CEO DailyCFO DailyBroadsheetData SheetTerm Sheet

Restaurant workers say the pandemic has brought fewer tips and more sexual harassment

December 8, 2020, 1:47 PM UTC
A waitress clears a table.
Artur Widak—NurPhoto/Getty Images

This is the web version of The Broadsheet, a daily newsletter for and about the world’s most powerful women. Sign up to get it delivered free to your inbox.

Good morning, Broadsheet readers! We need a Marshall Plan for Moms, Shemara Wikramanayake makes her first big deal at Macquarie, and restaurant workers report a disturbing uptick in sexual harassment. Have a lovely Tuesday.

– The customer is not always right. With New York City seemingly headed toward a halt to indoor dining amid spiking COVID numbers, the plight of restaurants and restaurant workers has been on my mind.

But while much of the pressure on restaurant employees is coming from the virus—a biological force with no conscience or empathy—what’s really appalling, according to a new report from One Fair Wage, is that strain is being amplified by other humans, who should be fully capable of both.

This NPR story notes that One Fair Wage found that “more than 80% of workers are seeing a decline in tips and over 40% say they’re facing an increase in sexual harassment from customers.” The group even called their report, “Take Off Your Mask So I Know How Much to Tip You,” after one of the comments a worker says she received from a customer. Sixty percent of 1,600 restaurant employees surveyed also said they feel unable to enforce social distancing and masking rules among the customers they depend on for tips.

Ugh. There’s so much to unpack here, from customers’ blatant disregard for their servers’ safety, to the gender dynamics of having to display your body for tips, to an industry that requires workers to submit to such sexist—and now physically perilous!—behavior in order to earn a living wage.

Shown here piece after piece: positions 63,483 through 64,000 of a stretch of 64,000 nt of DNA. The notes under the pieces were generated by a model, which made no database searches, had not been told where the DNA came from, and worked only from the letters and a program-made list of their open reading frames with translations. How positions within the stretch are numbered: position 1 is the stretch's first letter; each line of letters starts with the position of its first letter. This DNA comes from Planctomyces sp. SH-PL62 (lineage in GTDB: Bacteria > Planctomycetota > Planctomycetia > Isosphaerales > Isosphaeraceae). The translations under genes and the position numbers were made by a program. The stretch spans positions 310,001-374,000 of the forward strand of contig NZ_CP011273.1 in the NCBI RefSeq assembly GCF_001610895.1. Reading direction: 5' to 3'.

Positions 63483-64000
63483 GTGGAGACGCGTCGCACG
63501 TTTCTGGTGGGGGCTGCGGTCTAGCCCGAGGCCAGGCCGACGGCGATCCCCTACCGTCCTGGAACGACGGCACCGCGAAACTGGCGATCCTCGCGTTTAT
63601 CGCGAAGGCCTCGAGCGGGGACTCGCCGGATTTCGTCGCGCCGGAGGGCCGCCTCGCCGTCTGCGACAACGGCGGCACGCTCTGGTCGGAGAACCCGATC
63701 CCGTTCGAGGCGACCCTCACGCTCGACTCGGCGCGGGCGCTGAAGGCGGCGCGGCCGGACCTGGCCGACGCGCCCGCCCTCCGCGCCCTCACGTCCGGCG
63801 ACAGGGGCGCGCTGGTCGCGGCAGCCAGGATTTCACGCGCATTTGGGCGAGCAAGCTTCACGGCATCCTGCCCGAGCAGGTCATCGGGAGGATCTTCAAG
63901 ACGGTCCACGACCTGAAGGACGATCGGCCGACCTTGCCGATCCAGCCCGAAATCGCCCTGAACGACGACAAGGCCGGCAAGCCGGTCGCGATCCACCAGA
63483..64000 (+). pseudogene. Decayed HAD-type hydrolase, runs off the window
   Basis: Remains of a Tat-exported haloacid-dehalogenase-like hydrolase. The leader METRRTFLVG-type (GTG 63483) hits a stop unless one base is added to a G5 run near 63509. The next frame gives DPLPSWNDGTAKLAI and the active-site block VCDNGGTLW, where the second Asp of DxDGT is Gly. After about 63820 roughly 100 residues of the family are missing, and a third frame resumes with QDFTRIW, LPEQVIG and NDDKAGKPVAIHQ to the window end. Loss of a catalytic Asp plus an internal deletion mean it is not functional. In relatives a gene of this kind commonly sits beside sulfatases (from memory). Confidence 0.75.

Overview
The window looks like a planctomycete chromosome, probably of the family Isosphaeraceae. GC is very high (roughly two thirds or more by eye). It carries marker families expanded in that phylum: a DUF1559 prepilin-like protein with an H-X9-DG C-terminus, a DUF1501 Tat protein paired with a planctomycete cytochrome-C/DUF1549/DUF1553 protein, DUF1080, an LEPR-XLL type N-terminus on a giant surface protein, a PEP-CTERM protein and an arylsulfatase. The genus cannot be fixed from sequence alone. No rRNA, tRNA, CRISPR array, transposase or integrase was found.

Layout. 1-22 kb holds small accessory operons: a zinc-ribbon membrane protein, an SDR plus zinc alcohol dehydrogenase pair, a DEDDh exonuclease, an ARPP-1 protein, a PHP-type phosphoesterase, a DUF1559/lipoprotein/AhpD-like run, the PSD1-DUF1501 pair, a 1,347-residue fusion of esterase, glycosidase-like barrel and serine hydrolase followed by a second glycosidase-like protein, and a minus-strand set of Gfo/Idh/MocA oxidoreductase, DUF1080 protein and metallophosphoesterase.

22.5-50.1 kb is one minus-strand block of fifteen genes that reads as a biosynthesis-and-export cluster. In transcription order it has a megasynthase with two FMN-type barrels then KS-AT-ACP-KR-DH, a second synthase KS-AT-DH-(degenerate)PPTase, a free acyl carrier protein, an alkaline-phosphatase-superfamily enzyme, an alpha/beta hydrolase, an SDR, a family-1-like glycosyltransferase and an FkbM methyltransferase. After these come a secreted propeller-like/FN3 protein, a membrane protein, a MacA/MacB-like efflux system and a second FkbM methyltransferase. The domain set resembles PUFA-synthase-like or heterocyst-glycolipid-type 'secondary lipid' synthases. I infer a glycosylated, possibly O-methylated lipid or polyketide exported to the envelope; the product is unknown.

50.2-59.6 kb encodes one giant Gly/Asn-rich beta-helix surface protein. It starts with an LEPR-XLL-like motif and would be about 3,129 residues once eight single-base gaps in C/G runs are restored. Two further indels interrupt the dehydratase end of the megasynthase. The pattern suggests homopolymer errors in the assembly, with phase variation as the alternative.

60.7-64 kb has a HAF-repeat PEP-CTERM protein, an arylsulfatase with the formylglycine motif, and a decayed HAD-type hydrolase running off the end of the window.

Certainly, COVID-19 has exposed many problems with the current structure of the U.S restaurant business, including its reliance on ultra low wages bolstered by tips. Providing workers with a fair hourly wage certainly seems like a sensible step to take, though I’ll leave that debate to people with far more knowledge of the industry than I possess. What’s clear is the current set-up isn’t working—and that the female workers on the front lines, dealing with aggressive, entitled customers, are bearing an unfair and dangerous share of the dysfunction.

Kristen Bellstrom
kristen.bellstrom@fortune.com
@kayelbee

Today’s Broadsheet was curated by Emma Hinchliffe

ALSO IN THE HEADLINES

- Money moves. Shemara Wikramanayake is the most powerful woman in Australian finance as the CEO of Macquarie. One of her first major moves in the role is the $1.7 billion acquisition of American asset manager Waddell & Reed. Bloomberg

- Bold action. Do we need a Marshall Plan for Moms? Girls Who Code founder Reshma Saujani proposes the idea, which she argues should include a $2,400 monthly check to women who support society with unpaid caregiving and domestic labor. The Hill